She quickly became fixated on developing her own vocal technique and although Örebro’s music scene was adequate for finding people to perform with, Wallentin needed something more. “My dad moved to Gothenburg when I was 13 and I thought about moving there then because it was so much bigger. But I had my friends and at that age you’re sensitive to that kind of thing.” The right opportunity to leave finally came at age 17 when Wallentin gravitated towards a course in improvisational performance at Gothenburg’s Academy of Music and Drama, where she met her husband to be in 2004.
Both Wallentin and Werliin found that the course’s emphasis on theory stifled their creativity and frustrated their enthusiasm. But they were drawn to the collaborative element, finding themselves jamming with the same groups of people. First it was a five-piece, then a smaller group and smaller again until it was only the two of them left in the practice room. By then they had been romantically involved for a year and decided to get married. When a friend invited the pair to play at a film festival, they realised that their chemistry more than compensated for a lack of instruments.
“Music is about energy for me; it sounds a bit silly but that’s what I try to communicate by singing. It feels amazing when you have the flow. I feel like it’s hard to bring instruments to life because I’m just used to having the instrument inside of me: the voice. So I realised a couple of years ago that I don’t really need to be good at anything else.”
The sound of Wildbirds & Peacedrums is almost unclassifiable. It’s blues, it’s soul, it’s jazz, it’s pop. You get the sense of feelings constantly rallying for release, yet speech is not enough. Wallentin turns it into music, but that’s not enough either; so she makes the music speak as if miscommunication itself is an ache to be rid of. Bare emotion tells us all we need to know.
“Words are always important but in the end music is something else. That’s why people need it – you get a different emotional feeling than just reading a book. In one way, music is really unclear. It’s hard to grasp.” She tilts her head in contemplation, allowing a wisp of hair to cover her right eye. Even now, as weary as she seems, her presence is magnetic. “Because heartache can be so many things. It can be not having the love that you wanted, or not having your dad when you grew up, or not having friends when you were seven. I’m writing about quite sad stuff sometimes but my aim is to reverse it. It’s not about being depressed or sad or ‘emo’. You can make it into a strength… through expression! Through feeling it, taking it up and looking at it.”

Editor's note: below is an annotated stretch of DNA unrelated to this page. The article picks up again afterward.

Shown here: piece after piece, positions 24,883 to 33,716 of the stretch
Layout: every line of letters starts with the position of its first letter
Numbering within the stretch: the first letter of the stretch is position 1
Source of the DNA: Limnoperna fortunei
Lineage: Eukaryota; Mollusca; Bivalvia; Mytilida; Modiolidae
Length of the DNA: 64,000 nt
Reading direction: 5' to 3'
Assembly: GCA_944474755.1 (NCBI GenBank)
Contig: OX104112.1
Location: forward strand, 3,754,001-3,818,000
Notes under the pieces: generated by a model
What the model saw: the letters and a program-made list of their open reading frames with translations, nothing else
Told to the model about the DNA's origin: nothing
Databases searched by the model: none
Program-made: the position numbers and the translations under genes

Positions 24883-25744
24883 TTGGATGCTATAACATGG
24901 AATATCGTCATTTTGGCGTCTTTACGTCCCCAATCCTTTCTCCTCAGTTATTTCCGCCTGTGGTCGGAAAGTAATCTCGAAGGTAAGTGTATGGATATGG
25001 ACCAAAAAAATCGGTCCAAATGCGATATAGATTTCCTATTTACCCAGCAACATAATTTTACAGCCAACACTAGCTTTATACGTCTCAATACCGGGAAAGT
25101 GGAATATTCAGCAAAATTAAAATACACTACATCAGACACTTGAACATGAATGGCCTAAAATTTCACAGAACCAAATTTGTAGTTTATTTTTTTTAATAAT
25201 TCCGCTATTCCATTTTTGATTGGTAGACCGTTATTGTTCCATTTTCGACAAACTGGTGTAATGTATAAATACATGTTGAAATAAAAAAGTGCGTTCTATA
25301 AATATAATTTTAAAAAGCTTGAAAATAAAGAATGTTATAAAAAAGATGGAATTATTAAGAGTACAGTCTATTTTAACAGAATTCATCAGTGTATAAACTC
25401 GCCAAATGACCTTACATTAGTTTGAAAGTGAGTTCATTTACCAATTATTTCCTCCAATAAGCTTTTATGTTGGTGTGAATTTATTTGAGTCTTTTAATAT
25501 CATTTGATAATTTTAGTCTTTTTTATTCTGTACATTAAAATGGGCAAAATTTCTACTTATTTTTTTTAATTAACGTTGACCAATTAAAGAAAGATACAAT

In terms of recorded material, the duo’s output to date has not done them justice. Their first practice together became their demo; Heartcore was recorded when they still had little live experience and The Snake was recorded in just five days. But such is the dynamic between them and the free-form nature of what they do that the songs sound different every night. Catch them midway through a tour and the performance will surpass anything on record.
“I would love to be more comfortable in record studios. I’m a bit vulnerable there, I think. It’s just an issue I have because… I’m never satisfied. I always want to be better. I have high expectations of myself. I mean I’m never, ever happy with the recorded versions. Me and Andreas have had problems with that. We see our records more like documents.” Wallentin’s eyes are glistening as she says this, accentuating the sense of drive she gives off. “But I don’t think there’s an ultimate version either. You can have 10 moods for each song, at least. I can remember walking off stage thinking we had performed the ultimate version. It only lasts for a couple of seconds, maybe.”
Her voice drops to mumble, before rising confidentially. “…Then it’s gone. Everything will be gone in the end. That’s the charm in one way, because then you need to keep doing it. Every night is new… And you need to be focused, lucid, to try to catch what’s there. If I had done the ultimate version, why would I need to play it again? It’s liking waking up every day and starting over. Music should be like that.”